Off the top of my head, I remember being told that the Spring semester would be completely remote. The nerves started to set in. I have seen advertisements for online schooling but never thought it was for me. With three students in the house, we each had to pick our forts for our engaging seminars/classes. While my siblings preferred the comfort of their rooms, I have always found it easier to work in the kitchen. It was a place where all of my distractions were not in plain sight. The adjustments took quite some time, but we made it work. If you are reading this, we all made it work.


Since I had all the time in the world once summer came along, I decided to dive deeper into my hobbies:

  • Listening to new music

  • Watching new shows with my brother

  • Spending countless hours on video games

At first, it seemed like a dream to do what I enjoy all the time, but it left me yearning for more. It took me a while, but I ended up implementing new routines into my life:

  • Working out at home.

  • Reading literature that friends recommended to me.

  • Tackling challenging puzzles with my sister.

These activities encompassed the earlier months of the pandemic for me. It allowed me to keep in touch with my friends and family, some of which I had not personally connected with in a long time.


That was the start of the COVID-19 pandemic. Two years later, we are amidst the third variant’s rise in cases (Omicron). Most of us thought that this would have been over by now. I know I did. Regardless of how dire it may seem, there have been many changes since the start of the pandemic: how schools operate, how workplaces operate, political shifts, and medical advancements. Time and time again, we have demonstrated as a community that we can fight and survive against the coronavirus. It is still surreal to think of how far we have come over two years.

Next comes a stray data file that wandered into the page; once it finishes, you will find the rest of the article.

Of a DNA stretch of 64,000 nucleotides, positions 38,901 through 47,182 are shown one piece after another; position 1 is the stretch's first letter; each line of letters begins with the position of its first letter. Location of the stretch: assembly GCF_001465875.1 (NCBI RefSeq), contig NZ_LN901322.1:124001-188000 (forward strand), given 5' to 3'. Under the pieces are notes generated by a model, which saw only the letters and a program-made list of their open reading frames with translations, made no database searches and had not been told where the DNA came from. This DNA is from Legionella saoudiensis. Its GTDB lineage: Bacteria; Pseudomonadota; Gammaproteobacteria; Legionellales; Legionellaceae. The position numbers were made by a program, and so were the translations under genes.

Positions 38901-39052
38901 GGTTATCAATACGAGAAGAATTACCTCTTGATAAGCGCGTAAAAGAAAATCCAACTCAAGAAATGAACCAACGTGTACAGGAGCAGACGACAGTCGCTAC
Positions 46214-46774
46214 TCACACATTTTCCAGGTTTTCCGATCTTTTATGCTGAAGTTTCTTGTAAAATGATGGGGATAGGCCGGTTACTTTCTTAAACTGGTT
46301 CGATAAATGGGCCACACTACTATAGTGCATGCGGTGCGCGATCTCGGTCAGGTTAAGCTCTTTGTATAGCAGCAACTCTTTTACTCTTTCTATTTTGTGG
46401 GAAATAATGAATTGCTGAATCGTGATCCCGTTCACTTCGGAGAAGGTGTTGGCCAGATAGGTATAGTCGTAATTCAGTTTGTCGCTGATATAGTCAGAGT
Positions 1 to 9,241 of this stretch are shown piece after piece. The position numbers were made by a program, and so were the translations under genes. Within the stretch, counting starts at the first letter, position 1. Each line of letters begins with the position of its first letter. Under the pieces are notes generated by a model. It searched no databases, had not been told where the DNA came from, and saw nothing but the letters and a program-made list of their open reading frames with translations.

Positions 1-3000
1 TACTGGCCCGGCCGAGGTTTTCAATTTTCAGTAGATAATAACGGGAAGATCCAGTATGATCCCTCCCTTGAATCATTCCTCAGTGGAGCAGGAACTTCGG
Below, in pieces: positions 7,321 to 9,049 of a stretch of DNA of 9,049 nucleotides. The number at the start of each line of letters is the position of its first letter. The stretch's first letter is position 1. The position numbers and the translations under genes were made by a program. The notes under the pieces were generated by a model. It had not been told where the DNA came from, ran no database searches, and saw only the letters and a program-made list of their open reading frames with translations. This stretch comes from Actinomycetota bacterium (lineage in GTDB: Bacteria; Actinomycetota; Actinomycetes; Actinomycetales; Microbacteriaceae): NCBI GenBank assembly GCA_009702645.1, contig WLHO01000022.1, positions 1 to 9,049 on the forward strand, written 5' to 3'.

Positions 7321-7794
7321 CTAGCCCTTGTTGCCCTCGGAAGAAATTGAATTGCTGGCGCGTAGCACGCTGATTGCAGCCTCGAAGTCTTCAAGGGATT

While it is essential to be living in the moment, it is equally as important to reflect on ourselves and our communities over the last couple of years. So these are the following prompts that I have used, and you can use to reflect:


  1. What are new routines that you have incorporated into your life?

  2. What spaces have you sought comfort in during the pandemic?

  3. How did you get through moments when feeling unmotivated?

  4. When looking back, what are the moments you are most grateful for?

  5. What are the moments that you are most proud of when looking back?

  6. Have any of your relationships grown over the last two years?

  7. How have your priorities changed?

  8. If you could go back in time, what wisdom would you leave yourself?


These are just a few questions to guide your thinking. The beauty of reflection is that it can take any form. There is power in being able to learn from yourself!

Julio Gonzalez VC '22 will receive his Bachelor of Education degree from Vassar College this May. He is passionate about transforming higher education accessibility. He participated in The Macfarlan Group's Social Impact Summer Internship Program in Nashville making his mark during the summer of 2021 working at Persist Nashville.





(Photo background Gordon Dining Hall Vassar College)